By Eric Muňoz, senior agriculture policy advisor for Oxfam America
Right now across the Sahel more than 18 million people are teetering on the edge of hunger, struck for the second time in three years by drought that has all but eliminated harvests and exacerbated the precarious position many people living in poverty find themselves in. This crisis comes on the heels of another drought turned deadly, this one across the African continent and affecting, mainly, Ethiopia, Kenya and Somalia. Successive waves of food emergencies have stretched humanitarian capacity to the breaking point underscoring the need for strong tools to address crises.
Given budget pressures, a good place to start is to better use available resources. The US continues to lead global giving in food aid, one of the primary tools used to fight hunger. With a $2.3 billion budget in 2010, the United States delivered 2.5 million metric tons of food aid to communities around the world. These contributions amounted to roughly 50 percent of global food aid flows.
But the current food aid program is riddled with inefficiencies and regulations that reduce its overall efficiency and effectiveness. Buying and shipping food from the United States to points around the world is not always the most timely, economical or appropriate response but, because of these rules, it is how almost all of our food aid is given. As an analysis jointly conducted by Oxfam America and American Jewish World Service showed reducing waste in our food aid program, and moving to a more flexible approach including greater use of local and regional purchase could save up to $491 million per year, an amount that could feed 17 million additional people. All of this without increasing the US food aid budget by one cent.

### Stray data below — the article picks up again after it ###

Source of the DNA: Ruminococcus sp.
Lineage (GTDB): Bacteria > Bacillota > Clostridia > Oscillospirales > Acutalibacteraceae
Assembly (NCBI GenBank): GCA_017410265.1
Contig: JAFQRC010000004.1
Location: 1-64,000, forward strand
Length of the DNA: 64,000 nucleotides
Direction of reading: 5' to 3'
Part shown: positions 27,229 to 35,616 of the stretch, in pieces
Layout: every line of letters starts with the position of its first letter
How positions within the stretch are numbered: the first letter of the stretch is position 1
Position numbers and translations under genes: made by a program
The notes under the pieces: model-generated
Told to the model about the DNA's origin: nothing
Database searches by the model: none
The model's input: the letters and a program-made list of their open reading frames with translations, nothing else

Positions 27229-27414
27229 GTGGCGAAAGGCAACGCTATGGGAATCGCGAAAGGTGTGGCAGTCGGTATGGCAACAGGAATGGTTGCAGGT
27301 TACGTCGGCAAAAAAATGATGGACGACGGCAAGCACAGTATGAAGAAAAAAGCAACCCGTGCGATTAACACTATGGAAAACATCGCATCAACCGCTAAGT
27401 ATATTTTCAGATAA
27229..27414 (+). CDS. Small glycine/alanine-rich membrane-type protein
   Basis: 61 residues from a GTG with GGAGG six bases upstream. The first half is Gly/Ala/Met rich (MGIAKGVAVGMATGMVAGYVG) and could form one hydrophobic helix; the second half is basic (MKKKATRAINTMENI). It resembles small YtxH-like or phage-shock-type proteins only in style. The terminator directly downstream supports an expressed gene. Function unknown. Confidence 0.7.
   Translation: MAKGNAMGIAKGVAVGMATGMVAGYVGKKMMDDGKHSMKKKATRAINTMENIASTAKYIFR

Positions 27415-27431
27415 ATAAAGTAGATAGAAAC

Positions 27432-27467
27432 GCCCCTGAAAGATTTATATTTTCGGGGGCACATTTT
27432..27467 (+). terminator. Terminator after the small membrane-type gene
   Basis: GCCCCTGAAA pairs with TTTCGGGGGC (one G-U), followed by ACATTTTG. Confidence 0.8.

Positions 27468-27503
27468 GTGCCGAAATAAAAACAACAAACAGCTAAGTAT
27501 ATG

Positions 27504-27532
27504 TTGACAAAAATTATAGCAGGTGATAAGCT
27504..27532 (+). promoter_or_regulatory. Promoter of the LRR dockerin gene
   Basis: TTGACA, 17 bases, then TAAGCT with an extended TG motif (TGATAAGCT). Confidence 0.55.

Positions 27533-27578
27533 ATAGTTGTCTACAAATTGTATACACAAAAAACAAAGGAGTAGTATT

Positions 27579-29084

Some of these reforms are being debated in Congress this week as the Senate votes on the Farm Bill. Last month, the Farm Bill passed out of the Senate Agriculture Committee containing important reforms to food aid programs including:
- Permanently authorizing local and regional purchase of food aid at up to $40 million per year;
- Tightening rules governing how and when food aid is sold on markets in developing countries in order to reduce waste;
- Expanding cash resources aid groups can draw upon to implement comprehensive food and nutrition programs combining food aid with wrap-around services;
- Continuing support for efforts to improve the nutritional quality of food aid and test program approaches to maximize the impact of food distribution on target populations.
So will these reforms prevail? The debate taking place this week in the full Senate on the Farm Bill will be a key test. But of course Senate action on this issue will mean little if the House does not adopt similar reforms. So far, the path to finalizing a Farm Bill in the House before it expires on Sept. 30 remains far from clear.
While it seems common sense that proposals to reform food aid should be adopted, there are plenty of entrenched interests who would like to see the status quo remain, especially since the current rules and regulations are designed to pad the corporate profits of agribusiness traders and shipping firms at the expense of those in need. Of course if common sense ruled political debates, the food aid program would have been reformed long ago.
For more blogs from Eric Muňoz check out Oxfam America's Politics of Poverty Blog.